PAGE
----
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How do I remove the carriage return character (\r) and the new line character(\n) from the end of a string?

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9 Answers 9

up vote 78 down vote accepted

This will trim off any combination of carriage returns and newlines from the end of s:

s = s.TrimEnd(new char[] { '\r', '\n' });

Edit: Or as JP kindly points out, you can spell that more succinctly as:

s = s.TrimEnd('\r', '\n');
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5  
Take note of the params keyword in the declaration of TrimEnd, it let's you pass multiple instances of a character instead of the array. msdn.microsoft.com/en-us/library/w5zay9db(VS.71).aspx –  JP Alioto May 16 '09 at 18:59
1  
How about this: s = s.TrimEnd(System.Environment.NewLine.ToCharArray()); –  Ε Г И І И О Oct 6 '12 at 21:11
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I've been writing c# since v1.0 came out (10 years ago). Now you tell me about TrimEnd. Doh! –  s15199d Dec 28 '12 at 20:05
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Just out of interest, all you really need is s = s.TrimEnd() - as the docs say: If trimChars is null or an empty array, Unicode white-space characters are removed instead. - see String.TrimEnd –  Stuart Wood Mar 12 '13 at 12:37
    
@StuartWood: ...which is not what Avik asked for. He asked specifically for '\r' and '\n' and nothing else, not the space character ' ' for instance. –  RichieHindle Mar 12 '13 at 13:11

This should work ...

var tst = "12345\n\n\r\n\r\r";
var res = tst.TrimEnd( '\r', '\n' );
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String temp = s.replace("\r\n","").trim();

s being the original string.

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4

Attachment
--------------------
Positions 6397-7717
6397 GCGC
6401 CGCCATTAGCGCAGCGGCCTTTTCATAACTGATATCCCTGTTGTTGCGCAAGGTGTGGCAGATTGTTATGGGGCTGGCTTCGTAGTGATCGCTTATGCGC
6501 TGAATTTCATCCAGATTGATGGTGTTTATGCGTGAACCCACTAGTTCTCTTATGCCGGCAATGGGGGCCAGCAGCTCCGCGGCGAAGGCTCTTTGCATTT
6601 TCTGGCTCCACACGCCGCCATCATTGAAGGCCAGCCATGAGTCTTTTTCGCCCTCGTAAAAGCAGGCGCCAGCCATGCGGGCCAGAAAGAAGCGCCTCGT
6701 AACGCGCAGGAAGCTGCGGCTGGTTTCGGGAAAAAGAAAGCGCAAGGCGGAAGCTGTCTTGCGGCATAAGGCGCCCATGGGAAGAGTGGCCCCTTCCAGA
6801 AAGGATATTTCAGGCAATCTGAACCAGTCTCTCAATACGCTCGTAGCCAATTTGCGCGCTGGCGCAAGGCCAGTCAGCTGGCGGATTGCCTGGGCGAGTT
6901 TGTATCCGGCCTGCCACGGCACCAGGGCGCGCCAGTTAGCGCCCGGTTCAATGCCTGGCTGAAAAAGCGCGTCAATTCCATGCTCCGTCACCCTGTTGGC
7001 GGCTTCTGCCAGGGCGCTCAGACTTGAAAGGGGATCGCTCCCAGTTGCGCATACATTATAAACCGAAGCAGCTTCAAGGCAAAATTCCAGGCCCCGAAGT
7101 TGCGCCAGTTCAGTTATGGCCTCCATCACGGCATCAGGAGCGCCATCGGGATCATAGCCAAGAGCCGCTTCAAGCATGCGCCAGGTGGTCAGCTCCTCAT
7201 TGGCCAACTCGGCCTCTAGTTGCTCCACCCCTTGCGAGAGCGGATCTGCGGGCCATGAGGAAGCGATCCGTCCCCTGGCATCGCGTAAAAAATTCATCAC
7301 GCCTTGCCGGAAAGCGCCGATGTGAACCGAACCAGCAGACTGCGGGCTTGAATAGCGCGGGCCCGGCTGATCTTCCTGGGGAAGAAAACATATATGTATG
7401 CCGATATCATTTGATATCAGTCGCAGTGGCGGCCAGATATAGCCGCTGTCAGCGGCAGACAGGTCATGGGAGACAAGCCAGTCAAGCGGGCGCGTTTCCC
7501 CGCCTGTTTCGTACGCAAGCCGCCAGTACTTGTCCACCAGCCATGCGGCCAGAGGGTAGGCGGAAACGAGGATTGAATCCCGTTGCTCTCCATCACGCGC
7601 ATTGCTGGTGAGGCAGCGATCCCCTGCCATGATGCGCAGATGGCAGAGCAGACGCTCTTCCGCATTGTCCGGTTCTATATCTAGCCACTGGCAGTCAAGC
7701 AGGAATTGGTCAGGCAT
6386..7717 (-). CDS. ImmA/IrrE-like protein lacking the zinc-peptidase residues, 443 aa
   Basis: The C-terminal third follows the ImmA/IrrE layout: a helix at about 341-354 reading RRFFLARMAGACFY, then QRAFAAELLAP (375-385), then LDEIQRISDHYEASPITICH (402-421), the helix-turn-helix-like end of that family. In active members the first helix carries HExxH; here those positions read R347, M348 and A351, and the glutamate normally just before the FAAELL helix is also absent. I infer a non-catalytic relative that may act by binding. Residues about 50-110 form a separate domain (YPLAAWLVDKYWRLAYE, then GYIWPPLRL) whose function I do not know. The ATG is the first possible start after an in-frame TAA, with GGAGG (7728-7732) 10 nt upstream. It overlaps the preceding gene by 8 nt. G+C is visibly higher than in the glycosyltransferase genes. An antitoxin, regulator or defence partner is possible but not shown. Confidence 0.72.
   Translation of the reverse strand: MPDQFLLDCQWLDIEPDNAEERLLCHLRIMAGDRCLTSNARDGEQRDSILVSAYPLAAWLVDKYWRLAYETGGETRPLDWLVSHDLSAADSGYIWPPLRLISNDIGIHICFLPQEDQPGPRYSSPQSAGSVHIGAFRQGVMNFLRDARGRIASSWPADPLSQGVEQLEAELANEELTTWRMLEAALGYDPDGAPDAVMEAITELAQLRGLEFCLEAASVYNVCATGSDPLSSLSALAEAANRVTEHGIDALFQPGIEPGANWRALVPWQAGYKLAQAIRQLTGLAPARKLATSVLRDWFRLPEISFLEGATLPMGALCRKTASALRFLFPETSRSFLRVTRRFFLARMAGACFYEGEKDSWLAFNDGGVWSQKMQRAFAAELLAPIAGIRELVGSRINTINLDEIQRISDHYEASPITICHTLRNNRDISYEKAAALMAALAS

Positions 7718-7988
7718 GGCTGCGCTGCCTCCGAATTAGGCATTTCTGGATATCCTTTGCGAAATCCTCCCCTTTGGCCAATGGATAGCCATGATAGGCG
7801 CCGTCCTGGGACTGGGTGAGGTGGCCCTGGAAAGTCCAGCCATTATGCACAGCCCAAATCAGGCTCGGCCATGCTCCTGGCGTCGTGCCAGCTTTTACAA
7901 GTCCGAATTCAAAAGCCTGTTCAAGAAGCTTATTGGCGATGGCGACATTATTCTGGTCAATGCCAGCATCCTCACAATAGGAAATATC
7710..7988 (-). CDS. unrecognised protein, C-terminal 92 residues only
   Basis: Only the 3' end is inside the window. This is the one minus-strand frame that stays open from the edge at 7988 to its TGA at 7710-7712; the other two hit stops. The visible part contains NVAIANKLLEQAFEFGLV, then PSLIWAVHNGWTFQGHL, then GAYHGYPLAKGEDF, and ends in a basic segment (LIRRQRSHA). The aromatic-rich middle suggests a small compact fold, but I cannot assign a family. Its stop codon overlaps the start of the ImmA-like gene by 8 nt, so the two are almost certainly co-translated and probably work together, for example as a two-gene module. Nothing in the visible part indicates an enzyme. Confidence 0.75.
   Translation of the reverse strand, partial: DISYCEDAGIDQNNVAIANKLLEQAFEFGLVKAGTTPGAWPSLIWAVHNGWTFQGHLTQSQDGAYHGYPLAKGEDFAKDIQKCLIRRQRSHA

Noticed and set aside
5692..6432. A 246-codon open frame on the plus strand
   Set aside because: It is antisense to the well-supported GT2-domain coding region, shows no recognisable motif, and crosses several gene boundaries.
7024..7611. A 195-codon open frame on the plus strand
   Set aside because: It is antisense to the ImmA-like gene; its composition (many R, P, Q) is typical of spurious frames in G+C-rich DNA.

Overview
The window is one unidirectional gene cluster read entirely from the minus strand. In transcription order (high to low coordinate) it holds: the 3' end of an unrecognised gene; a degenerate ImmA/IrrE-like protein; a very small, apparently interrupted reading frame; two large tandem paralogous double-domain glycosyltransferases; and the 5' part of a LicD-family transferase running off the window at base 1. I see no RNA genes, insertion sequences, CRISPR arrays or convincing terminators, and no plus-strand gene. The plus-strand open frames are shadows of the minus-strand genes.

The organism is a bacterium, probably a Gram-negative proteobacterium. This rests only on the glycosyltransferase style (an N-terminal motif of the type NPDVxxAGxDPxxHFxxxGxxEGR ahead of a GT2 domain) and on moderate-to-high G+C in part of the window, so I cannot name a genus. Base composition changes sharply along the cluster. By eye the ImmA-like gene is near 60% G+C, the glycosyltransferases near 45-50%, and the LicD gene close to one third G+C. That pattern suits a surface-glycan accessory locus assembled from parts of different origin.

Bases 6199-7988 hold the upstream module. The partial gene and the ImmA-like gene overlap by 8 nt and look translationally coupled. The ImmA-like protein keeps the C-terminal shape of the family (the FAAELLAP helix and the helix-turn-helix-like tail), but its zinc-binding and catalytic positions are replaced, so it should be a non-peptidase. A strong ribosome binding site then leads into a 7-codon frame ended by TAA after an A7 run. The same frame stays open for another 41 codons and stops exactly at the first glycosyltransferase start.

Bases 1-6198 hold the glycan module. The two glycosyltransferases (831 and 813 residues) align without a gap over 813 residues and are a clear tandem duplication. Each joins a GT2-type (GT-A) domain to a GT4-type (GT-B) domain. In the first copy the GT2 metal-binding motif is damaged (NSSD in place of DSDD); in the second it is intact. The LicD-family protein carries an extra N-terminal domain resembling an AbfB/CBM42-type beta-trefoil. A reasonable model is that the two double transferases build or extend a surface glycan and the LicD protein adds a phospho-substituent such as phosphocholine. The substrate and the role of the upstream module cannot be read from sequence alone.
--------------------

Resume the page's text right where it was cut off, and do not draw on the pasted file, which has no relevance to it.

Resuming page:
That will also: 1) Remove \r\n from the middle of the string, 2) Remove any whitespace characters from the start of the string, and 3) remove any whitespace characters from the end of the string. –  RichieHindle May 16 '09 at 20:48
    
True, I assumed only one /r/n at the end. It wasn't mentioned in the orginal post. I'm not sure that warrents a -1 vote –  Crash893 May 17 '09 at 0:16
    
Exactly what I was looking for. Thanks. –  Chris Lively Jul 17 '12 at 18:38
    
Is using replace() then trim() not overkill when TrimEnd() can do the job alone, or am I missing something? –  Matthew T. Baker May 28 at 9:07

If you are using multiple platforms you are safer using this method.

value.TrimEnd(System.Environment.NewLine.ToCharArray());

It will account for different newline and carriage-return characters.

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JP's method -- tst.TrimEnd( '\r', '\n' ) -- is reasonably "safe" in practice since major EOLs are [currently] just different combos of \r and \n, but alexw's is the "right" answer. Let the CLR tell you what chars are in this platform's newline. EOL hasn't always been combos of 0Ds and 0As –  ruffin Apr 26 at 15:23
    
I used to use Environment.NewLine but it didn't seem to handle instances where \r was present without \n. TrimEnd('r','\n') seems to be more reliable in this case. –  Matthew T. Baker May 28 at 9:09

For us VBers:

TrimEnd(New Char() {ControlChars.Cr, ControlChars.Lf})
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If there's always a single CRLF, then:

myString = myString.Substring(0, myString.Length - 2);

If it may or may not have it, then:

Regex re = new Regex("\r\n$");
re.Replace(myString, "");

Both of these (by design), will remove at most a single CRLF. Cache the regex for performance.

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This was too easy -- for me I'm filtering out certain email items. I'm writing my own custom email junk filter. With \r and/or \n in the string it was wiping out all items instead of filtering.

So, I just did filter = filter.Remove('\n') and filter = filter.Remove('\r'). I'm making my filter such that an end user can use Notepad to directly edit the file so there's no telling where these characters might embed themselves -- could be other than at the start or end of the string. So removing them all does it.

The other entries all work but Remove might be the easiest?

I learned quite a bit more about Regex from this post -- pretty cool work with its use here.

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Looks like you could do just filter = filter.Remove('\n').Remove('\r'); –  John Saunders Jan 12 '13 at 19:32
string k = "This is my\r\nugly string. I want\r\nto change this. Please \r\n help!";
k = System.Text.RegularExpressions.Regex.Replace(k, @"\r\n+", " ");
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varName.replace(/[\r\n]/mg, '')                                              
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